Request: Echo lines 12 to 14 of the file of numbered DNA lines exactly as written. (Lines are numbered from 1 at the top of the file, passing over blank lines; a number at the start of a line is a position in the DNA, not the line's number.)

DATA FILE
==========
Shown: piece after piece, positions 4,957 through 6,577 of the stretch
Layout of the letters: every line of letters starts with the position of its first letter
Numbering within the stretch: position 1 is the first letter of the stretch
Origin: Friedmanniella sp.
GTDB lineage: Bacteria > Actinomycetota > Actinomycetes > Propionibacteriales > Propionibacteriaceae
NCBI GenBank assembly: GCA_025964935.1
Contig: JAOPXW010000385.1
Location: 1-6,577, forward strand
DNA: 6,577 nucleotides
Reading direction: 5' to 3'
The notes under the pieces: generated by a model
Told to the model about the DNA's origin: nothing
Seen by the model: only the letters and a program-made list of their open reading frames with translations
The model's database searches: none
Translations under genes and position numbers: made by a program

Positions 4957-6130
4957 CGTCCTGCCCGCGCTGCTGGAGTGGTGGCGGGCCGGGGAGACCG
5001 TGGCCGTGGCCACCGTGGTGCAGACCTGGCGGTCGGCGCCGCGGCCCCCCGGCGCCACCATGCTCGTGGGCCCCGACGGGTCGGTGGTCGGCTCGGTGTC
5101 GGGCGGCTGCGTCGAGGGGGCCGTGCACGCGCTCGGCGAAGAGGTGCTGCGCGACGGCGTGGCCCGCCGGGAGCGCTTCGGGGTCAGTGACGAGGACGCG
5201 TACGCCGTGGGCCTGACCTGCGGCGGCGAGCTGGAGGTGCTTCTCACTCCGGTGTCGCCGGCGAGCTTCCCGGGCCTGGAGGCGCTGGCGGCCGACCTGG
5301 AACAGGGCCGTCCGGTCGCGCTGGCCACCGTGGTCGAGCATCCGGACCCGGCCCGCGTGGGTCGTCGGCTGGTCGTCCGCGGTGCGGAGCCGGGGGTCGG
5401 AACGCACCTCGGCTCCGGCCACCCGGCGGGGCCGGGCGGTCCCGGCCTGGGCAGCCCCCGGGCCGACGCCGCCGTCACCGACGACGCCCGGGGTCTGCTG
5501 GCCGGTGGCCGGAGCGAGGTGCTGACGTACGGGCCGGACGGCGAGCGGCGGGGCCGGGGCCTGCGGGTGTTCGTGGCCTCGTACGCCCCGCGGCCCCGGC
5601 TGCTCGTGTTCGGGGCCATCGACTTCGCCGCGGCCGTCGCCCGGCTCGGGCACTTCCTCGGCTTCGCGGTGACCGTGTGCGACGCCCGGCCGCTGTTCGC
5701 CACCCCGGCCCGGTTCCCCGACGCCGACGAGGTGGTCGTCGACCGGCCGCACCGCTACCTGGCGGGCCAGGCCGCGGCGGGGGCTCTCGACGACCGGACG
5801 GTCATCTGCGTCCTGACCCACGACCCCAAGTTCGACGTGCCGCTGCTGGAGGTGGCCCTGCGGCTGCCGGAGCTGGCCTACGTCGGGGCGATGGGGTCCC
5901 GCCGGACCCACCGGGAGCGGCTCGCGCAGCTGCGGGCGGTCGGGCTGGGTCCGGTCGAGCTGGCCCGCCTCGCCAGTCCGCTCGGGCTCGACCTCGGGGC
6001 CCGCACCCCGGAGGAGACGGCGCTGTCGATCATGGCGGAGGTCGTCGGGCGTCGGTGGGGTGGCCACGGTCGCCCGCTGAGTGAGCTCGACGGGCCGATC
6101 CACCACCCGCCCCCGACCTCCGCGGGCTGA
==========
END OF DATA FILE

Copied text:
Told to the model about the DNA's origin: nothing
Seen by the model: only the letters and a program-made list of their open reading frames with translations
The model's database searches: none